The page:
Yesterday’s news that CIA Director Mike Pompeo visited North Korea earlier this month, along with next week’s scheduled meeting between North Korea’s Kim Jong Un and South Korean President Moon Jae-in, suggests officials on all sides are moving ahead with plans for a historic summit between Kim and US President Donald Trump this summer.  While other commentators have focused on the technological aspects (testing freeze, capping limits, etc.) of a possible nuclear deal, few have asked what a “package deal” might mean for the US-South Korean military alliance and the security architecture on the peninsula in the near to medium term. If the past is any indicator, North Korea will demand substantial changes to the existing US-South Korean security relationship in exchange for any concessions to its nuclear program. As I explain below, however, there are powerful bureaucratic constraints that suggest the main security pillars on the peninsula are unlikely to change for the foreseeable future.

Ready, Set, Go

Ironically, the negotiating position we know the most about going into the spring summits is that of the least transparent actor—Pyongyang. This is because the North Koreans have consistently called for the departure of US forces from the Korean Peninsula since the signing of the Korean Armistice Agreement in July 1953. When North Korean regime officials say they want to transform ties with South Korea into “a relationship of reconciliation and cooperation,” as Kim reportedly did in March, they mean a relationship in which the United States no longer has a military presence on the Korean Peninsula.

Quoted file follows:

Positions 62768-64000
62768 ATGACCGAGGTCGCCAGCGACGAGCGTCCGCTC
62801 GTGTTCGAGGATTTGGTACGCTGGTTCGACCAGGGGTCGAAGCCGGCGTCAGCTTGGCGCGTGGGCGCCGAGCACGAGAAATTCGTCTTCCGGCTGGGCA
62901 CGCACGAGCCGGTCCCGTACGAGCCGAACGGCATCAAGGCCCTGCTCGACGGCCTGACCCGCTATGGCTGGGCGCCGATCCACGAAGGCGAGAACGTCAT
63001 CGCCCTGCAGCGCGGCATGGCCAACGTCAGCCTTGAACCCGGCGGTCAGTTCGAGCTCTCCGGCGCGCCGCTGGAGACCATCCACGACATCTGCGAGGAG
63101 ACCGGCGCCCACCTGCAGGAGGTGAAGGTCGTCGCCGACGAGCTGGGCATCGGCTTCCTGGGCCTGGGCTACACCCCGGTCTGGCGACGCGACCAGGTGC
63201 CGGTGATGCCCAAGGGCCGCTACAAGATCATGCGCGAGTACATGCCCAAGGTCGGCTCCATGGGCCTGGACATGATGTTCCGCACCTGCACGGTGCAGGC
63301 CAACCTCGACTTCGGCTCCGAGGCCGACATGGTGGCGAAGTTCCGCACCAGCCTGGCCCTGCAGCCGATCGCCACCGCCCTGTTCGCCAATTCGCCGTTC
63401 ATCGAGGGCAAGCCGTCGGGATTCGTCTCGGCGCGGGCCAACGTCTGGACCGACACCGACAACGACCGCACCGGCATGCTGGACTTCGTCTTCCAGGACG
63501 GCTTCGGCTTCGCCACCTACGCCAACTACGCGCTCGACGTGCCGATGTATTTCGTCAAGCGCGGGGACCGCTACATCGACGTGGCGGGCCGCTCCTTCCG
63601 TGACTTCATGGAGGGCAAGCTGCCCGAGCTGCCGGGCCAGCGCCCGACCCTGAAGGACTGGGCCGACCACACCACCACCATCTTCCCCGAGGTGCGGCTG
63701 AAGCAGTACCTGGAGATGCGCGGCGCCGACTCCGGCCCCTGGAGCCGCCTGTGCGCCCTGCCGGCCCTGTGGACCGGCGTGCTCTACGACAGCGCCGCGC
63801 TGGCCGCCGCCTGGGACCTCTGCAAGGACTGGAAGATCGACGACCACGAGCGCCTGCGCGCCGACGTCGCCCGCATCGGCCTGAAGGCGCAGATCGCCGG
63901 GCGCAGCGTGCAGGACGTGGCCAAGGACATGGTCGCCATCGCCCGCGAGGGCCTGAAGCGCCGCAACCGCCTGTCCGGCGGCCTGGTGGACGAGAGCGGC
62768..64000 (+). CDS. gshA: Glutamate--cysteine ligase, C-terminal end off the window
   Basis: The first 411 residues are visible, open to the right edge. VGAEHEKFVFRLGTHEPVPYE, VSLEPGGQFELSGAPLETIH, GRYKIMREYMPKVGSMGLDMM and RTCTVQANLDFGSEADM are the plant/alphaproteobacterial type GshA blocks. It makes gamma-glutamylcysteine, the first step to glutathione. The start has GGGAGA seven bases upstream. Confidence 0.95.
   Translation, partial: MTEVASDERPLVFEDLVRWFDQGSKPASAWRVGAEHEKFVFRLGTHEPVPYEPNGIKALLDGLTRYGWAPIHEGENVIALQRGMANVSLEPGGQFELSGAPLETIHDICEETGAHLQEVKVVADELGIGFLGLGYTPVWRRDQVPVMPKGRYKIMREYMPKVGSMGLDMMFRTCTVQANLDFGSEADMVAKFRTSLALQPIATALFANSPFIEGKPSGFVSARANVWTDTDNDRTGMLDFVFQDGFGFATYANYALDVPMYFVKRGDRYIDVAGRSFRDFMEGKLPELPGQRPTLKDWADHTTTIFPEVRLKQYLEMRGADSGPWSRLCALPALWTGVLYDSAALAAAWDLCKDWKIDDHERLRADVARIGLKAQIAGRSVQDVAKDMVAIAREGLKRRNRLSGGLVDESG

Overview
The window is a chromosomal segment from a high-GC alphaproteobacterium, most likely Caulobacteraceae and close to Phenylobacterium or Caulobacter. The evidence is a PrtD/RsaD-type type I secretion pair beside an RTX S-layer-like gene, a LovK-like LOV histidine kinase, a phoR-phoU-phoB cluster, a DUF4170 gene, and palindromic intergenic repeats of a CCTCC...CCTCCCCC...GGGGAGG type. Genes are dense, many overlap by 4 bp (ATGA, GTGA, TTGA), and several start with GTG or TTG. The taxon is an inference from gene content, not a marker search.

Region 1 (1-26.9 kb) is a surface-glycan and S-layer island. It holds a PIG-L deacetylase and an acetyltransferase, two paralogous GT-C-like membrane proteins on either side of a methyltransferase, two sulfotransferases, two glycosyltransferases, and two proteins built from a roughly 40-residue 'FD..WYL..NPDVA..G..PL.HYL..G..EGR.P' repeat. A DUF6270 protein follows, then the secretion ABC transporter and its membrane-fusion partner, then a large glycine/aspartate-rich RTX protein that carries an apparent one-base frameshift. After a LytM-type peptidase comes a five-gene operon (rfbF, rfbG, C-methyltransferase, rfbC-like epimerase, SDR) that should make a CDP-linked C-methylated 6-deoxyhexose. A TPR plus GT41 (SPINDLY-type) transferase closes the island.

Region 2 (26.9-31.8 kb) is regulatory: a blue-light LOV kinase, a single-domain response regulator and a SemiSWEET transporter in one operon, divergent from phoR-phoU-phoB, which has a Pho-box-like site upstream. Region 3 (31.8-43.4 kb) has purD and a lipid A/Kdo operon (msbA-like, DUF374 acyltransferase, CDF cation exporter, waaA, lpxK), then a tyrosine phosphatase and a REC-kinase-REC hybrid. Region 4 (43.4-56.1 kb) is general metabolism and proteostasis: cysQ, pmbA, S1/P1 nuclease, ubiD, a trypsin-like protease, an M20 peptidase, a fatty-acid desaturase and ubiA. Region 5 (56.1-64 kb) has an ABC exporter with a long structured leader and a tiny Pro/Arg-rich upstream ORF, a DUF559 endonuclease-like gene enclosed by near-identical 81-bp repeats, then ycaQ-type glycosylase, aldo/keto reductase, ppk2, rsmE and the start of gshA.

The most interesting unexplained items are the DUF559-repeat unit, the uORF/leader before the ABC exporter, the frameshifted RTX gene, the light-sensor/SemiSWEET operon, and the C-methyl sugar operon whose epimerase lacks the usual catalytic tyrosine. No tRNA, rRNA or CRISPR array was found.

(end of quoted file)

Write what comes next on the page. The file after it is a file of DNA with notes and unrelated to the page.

Although we won’t know all of North Korea’s conditions until the May summit, press reports from a working-level meeting between Pyongyang and Washington earlier this month indicate the North Koreans want the United States to remove its “nuclear and strategic assets” from the peninsula as part of any deal, but may be more flexible when it comes to the presence of American troops there. However, in the long term, Pyongyang’s goal continues to be the departure of all US combat forces from South Korea.

Every US administration since Eisenhower has treated Pyongyang’s demands that Washington pull its troops out of South Korea as a non-starter, arguing instead that substantial behavioral changes by North Korea precede any changes to the US force posture on the peninsula. However, given Trump’s repeated questioning of alliance relationships and his inflammatory rhetoric about burden-sharing, some commentators have begun to speculate that the president may be inclined to agree to a US troop reduction on cost-cutting grounds.

The presence of US forces on the peninsula has been a controversial issue in South Korean domestic politics, since at least the time of the Kwangju incident in 1980. Public support in South Korea for the US military alliance typically falls along party lines, with more conservative parties (like the Saenuri) preferring closer ties and the more liberal-leaning parties (like Democratic Party of Korea, or Minjoo) often calling for reforms.

The last time the United States reduced its force posture in South Korea was in 2004 when then Secretary of Defense Donald Rumsfeld redeployed a 3,600-person combat brigade from the Second Infantry Division. The redeployment of the 2nd Brigade Combat Team back to the United States (after a deployment to Iraq) was an integral part of Rumsfeld’s larger vision for reforming the alliance. During his tenure at the Pentagon, the United States also initiated plans to relocate the US garrison in Seoul (and other facilities) further south. Undertaken in part to assuage the frequent complaints by members of the South Korean public and media about the heavy footprint the US military maintains on the peninsula, the base relocation remains controversial for many South Koreans.

At the time, Seoul’s official response to these developments was mixed. The departure of the US combat brigade rattled the South Korean armed forces, who worried that additional withdrawals might follow. However, then South Korean President Roh Moo-hyun was less alarmed. A staunch advocate for greater autonomy, Roh (who left office in 2008 and passed away in 2009)  used the occasion to ask Rumsfeld for talks on other reforms to the alliance.